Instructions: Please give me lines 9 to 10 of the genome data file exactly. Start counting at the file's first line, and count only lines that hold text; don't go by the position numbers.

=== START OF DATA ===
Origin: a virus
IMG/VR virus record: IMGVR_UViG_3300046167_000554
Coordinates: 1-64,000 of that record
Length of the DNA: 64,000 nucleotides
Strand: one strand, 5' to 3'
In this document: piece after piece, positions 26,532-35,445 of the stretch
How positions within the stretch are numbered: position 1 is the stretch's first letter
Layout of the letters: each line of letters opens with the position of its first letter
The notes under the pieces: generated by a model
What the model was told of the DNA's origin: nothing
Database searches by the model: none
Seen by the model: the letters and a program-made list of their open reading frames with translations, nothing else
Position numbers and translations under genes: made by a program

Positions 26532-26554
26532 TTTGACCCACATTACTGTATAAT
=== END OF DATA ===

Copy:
The notes under the pieces: generated by a model
What the model was told of the DNA's origin: nothing